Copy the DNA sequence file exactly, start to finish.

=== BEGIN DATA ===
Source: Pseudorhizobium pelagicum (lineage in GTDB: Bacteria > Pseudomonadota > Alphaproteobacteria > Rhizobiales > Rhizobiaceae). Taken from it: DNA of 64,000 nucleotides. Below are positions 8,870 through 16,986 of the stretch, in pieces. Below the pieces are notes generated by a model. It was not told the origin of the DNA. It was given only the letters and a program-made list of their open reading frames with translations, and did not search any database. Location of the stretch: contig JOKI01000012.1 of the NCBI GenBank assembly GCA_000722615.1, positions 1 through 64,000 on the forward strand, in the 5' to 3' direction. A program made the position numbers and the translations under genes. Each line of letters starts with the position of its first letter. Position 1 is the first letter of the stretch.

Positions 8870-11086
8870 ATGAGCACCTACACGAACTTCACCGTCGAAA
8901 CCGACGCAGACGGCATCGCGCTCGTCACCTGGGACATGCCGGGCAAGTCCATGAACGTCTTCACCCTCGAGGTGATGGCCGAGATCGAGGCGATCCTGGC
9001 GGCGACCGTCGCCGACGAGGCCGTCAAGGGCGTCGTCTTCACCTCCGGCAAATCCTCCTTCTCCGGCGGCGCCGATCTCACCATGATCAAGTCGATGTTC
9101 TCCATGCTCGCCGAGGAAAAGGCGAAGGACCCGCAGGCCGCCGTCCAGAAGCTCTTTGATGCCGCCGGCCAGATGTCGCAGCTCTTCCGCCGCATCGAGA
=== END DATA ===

Source: Pseudorhizobium pelagicum (lineage in GTDB: Bacteria > Pseudomonadota > Alphaproteobacteria > Rhizobiales > Rhizobiaceae). Taken from it: DNA of 64,000 nucleotides. Below are positions 8,870 through 16,986 of the stretch, in pieces. Below the pieces are notes generated by a model. It was not told the origin of the DNA. It was given only the letters and a program-made list of their open reading frames with translations, and did not search any database. Location of the stretch: contig JOKI01000012.1 of the NCBI GenBank assembly GCA_000722615.1, positions 1 through 64,000 on the forward strand, in the 5' to 3' direction. A program made the position numbers and the translations under genes. Each line of letters starts with the position of its first letter. Position 1 is the first letter of the stretch.

Positions 8870-11086
8870 ATGAGCACCTACACGAACTTCACCGTCGAAA
8901 CCGACGCAGACGGCATCGCGCTCGTCACCTGGGACATGCCGGGCAAGTCCATGAACGTCTTCACCCTCGAGGTGATGGCCGAGATCGAGGCGATCCTGGC
9001 GGCGACCGTCGCCGACGAGGCCGTCAAGGGCGTCGTCTTCACCTCCGGCAAATCCTCCTTCTCCGGCGGCGCCGATCTCACCATGATCAAGTCGATGTTC
9101 TCCATGCTCGCCGAGGAAAAGGCGAAGGACCCGCAGGCCGCCGTCCAGAAGCTCTTTGATGCCGCCGGCCAGATGTCGCAGCTCTTCCGCCGCATCGAGA